Another aspect of my teaching that I have tried to pay more attention to this year is much more explicit vocabulary teaching. Following on from Lindsay Skinner in both her closing keynote at TENC18, and again at the PiXL conference in October, students need to be explicitly taught vocabulary before looking at the language within the context of a text in order to fully grasp what the statement means, yet along what it implies about the character.
Take Mr Birling; as he pushes port towards Eric in opening lines of An Inspector Calls. In order to be in a position to consider the nuances of this line, the student must process the following information:
- What port is,
- Port is also a homograph,
- What particular traditions and etiquette are attached to when and where one has port, after a meal, in company, status attached to the merits of a wine, port or whisky.
- The masculinity or femininity attached to drinking port as opposed to another drink.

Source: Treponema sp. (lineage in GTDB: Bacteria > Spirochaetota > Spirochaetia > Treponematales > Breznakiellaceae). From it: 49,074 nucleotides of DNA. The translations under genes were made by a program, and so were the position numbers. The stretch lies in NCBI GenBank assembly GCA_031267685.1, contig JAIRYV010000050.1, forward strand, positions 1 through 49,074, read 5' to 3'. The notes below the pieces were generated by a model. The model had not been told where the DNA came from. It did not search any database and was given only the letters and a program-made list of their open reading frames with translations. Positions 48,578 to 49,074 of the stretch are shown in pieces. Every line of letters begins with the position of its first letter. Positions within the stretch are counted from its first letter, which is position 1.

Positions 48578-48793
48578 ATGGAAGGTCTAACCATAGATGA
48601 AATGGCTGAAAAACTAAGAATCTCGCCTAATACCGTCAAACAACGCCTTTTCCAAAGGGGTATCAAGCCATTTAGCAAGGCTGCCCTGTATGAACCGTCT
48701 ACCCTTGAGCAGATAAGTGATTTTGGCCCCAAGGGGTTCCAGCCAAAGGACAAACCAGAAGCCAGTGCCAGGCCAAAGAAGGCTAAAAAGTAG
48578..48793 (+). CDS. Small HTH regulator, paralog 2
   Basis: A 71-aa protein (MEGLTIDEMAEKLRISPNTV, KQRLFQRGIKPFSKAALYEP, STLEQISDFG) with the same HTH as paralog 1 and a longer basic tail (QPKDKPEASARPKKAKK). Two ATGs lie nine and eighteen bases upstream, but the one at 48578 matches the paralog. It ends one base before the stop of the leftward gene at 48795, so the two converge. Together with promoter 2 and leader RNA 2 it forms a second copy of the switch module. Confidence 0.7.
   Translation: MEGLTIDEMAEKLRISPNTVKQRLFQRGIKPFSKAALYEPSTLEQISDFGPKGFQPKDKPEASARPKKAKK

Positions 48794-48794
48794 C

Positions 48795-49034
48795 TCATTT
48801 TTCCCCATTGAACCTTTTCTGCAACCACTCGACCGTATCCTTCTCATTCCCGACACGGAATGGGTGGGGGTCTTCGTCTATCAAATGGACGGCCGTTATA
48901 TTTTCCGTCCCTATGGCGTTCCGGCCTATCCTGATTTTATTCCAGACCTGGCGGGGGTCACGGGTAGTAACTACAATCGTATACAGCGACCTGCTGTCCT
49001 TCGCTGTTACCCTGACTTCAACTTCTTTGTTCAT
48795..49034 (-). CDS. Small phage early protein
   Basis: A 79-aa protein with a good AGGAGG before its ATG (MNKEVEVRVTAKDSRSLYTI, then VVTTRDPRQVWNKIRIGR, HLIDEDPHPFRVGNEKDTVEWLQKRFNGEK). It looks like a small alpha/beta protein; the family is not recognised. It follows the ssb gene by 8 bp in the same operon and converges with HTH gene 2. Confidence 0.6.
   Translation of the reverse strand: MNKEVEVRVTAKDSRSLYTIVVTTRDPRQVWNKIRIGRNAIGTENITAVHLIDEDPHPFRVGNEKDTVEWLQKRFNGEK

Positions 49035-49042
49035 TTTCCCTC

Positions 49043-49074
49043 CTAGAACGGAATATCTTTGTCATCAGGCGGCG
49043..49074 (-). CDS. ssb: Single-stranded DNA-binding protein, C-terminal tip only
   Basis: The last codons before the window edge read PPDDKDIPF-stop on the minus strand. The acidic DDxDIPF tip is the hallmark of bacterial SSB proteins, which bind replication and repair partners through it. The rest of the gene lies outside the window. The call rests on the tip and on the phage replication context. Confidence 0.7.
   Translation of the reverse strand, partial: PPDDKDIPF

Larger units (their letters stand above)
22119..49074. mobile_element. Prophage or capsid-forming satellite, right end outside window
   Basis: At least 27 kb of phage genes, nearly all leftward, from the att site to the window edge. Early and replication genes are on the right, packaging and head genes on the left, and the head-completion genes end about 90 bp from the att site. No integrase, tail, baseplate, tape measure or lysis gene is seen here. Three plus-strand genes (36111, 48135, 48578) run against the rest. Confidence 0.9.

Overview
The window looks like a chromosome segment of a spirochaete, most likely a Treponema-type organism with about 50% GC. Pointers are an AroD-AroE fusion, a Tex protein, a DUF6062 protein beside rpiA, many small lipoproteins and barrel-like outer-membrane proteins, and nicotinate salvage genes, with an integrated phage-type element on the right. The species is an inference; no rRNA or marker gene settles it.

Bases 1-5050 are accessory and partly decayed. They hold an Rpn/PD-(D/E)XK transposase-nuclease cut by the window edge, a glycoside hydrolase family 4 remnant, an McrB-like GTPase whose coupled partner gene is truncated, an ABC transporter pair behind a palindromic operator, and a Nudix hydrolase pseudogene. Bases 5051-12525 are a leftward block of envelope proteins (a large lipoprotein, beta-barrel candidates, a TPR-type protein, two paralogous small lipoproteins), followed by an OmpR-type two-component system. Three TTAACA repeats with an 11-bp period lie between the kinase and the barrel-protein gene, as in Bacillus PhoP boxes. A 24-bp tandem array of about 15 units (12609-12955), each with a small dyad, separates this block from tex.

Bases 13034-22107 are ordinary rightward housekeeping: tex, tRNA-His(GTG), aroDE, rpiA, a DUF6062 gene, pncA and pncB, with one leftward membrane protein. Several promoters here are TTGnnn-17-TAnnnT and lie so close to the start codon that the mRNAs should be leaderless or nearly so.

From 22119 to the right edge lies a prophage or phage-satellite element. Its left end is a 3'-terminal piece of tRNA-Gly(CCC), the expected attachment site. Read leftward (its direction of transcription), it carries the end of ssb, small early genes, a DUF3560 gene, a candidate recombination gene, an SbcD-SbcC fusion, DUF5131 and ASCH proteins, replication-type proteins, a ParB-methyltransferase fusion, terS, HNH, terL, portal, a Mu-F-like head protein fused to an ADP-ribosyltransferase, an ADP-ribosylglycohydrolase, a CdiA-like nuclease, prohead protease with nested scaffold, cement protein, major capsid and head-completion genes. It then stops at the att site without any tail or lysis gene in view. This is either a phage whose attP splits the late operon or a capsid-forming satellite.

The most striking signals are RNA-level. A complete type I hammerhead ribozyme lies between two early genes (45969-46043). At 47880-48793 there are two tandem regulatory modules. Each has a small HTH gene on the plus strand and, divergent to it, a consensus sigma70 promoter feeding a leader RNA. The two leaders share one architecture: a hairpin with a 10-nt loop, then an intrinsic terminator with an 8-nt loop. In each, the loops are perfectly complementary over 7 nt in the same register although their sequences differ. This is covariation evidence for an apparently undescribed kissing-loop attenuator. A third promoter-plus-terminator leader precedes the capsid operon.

- The subtlety of Birling passing the port to the left, in keeping with naval tradition, indicating to us that whilst a buffoon in many ways, Birling knows his port rules at least.
- That Birling passes to his son first – perhaps in keeping with ‘port to port’ but on some level, recognition that gives Eric an opportunity to rise to expectation.
each sector of this comprehension of the word leads to the next to an extent, although the the earlier stages are essential to a grounding of the word in context: the later stages are ‘nice to have.’
It is for this reason amongst others, that it is judicious to teach the vocabulary explicitly before within the context of the text. I’ve had many debates around taking vocabulary out of the context of a text, and it was a complete revelation to me a year ago, to the extent that as a teacher, I felt a bit silly. Of course you need to understand words in order to understand the nuances of the word within a text, (again, a PiXL breakout that explored the danger of synonyms blew my mind a little- slices are chunks are pieces, but no one has a chunk of pizza) and there’s a lot to be said for being aware that as a well-read teacher of English, you’re taking the stance from someone with a substantial word bank of etymological knowledge that you use in somewhat of a sixth sense.